The phrase alone is sufficient to strike terror into hardiest of managers; it presages breakdown of society as we know it and failure of management to cope with change. Media constantly dissect forthcoming collapse brought on by TMI ("Too Much Information"), even as they themselves pile up larger and larger dossiers on subject, and we are oufte informed that it is our own damn fault which we are drowning in data, as we simply can not discriminate between significant stuff and everything else. Therefore, info-tsunami warning signs posted all along what we once so naively called "information superhighway".
So how does all this tie together? Well, we have got all this lovely data, information, and maybe even knowledge floating around most organizations, but we do not seem to be able to make lot of use of it. Either there is just too much, or we can not recognize suiatble material on timely basis, or things fall between organizational cracks. In any event, we experience what amounts to "information overload" on pretty regular basis, despite having all this understanding of information and some really good tools for managing and using it. How come?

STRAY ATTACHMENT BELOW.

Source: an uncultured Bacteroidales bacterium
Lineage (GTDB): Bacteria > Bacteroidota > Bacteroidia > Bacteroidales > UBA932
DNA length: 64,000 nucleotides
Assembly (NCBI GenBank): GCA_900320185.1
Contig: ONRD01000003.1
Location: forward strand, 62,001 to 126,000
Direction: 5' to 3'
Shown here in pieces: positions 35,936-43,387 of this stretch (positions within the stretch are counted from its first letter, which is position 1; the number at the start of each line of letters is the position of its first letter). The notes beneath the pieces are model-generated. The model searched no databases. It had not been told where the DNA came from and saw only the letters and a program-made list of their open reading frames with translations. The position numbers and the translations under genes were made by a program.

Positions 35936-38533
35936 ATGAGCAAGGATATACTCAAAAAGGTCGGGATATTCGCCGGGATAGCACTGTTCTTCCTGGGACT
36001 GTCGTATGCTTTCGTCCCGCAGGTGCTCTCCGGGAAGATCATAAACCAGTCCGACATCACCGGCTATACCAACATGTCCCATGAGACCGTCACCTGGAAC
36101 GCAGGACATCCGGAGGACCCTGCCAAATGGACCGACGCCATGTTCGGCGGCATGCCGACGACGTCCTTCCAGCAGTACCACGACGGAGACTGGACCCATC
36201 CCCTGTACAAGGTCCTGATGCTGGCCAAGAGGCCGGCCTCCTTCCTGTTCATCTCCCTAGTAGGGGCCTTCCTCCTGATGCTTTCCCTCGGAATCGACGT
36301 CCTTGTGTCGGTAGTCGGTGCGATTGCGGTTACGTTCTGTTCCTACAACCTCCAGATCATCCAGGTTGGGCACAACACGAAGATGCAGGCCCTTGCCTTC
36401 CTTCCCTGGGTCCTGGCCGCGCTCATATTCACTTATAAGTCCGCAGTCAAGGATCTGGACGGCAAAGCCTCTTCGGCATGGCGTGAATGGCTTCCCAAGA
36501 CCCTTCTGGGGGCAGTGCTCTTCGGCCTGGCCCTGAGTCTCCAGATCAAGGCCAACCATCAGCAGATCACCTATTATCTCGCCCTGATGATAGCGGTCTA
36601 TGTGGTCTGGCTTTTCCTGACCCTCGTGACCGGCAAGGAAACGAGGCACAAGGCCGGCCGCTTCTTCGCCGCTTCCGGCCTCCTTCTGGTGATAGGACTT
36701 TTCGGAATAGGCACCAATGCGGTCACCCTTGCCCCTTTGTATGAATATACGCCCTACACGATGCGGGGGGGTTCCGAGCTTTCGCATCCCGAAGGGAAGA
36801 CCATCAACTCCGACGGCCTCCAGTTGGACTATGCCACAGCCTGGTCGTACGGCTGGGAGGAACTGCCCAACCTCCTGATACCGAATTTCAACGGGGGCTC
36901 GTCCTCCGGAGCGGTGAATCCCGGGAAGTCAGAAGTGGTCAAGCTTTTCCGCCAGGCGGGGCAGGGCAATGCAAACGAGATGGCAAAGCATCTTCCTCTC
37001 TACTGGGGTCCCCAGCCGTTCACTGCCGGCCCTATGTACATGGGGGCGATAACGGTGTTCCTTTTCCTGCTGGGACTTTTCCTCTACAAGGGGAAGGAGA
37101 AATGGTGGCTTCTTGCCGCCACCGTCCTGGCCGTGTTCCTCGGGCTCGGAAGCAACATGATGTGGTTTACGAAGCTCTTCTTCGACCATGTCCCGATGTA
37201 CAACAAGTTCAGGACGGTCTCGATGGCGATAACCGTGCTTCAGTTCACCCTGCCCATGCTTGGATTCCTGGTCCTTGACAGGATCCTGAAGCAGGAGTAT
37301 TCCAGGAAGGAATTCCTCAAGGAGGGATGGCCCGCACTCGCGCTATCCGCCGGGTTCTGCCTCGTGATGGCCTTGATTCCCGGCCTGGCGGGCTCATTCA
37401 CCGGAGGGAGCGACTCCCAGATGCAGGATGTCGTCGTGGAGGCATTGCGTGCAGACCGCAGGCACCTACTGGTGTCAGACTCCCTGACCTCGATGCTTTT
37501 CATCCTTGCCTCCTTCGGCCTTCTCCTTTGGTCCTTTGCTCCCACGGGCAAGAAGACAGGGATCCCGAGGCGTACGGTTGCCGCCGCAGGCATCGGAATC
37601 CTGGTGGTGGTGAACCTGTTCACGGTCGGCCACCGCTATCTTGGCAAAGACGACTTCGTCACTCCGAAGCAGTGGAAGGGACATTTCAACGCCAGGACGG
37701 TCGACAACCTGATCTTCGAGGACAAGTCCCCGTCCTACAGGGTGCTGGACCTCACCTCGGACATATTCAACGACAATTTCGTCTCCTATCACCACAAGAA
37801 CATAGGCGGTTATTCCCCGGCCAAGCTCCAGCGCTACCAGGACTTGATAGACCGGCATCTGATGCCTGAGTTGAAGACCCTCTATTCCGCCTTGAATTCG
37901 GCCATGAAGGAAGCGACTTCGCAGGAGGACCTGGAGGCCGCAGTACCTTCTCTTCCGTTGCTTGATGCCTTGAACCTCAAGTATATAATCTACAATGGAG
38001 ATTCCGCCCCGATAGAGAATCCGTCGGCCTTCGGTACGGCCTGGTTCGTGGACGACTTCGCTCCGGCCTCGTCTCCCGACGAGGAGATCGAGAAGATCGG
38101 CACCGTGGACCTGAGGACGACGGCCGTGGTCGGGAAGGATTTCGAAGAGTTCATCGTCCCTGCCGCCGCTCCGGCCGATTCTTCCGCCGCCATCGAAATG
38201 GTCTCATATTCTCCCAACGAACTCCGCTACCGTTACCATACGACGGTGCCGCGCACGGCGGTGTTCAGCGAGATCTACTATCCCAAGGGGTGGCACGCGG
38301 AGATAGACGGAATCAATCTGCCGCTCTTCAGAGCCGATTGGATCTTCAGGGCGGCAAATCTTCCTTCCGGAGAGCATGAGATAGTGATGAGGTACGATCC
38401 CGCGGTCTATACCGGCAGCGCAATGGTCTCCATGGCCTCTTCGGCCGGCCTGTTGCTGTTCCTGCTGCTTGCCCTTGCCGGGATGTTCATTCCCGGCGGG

There is a lot more out there in optional and supplemental readings also wide wonderful world of Internet to provide you a feel for whether or not we are about to be washed away by "info-tsunami"; more widely you can spread your own information gathering net, more effective your analysis is probable to be.
How taking socio-technical perspective can be more helpful in helping organizations manage information overload than either technical solutions or organizational solutions alone?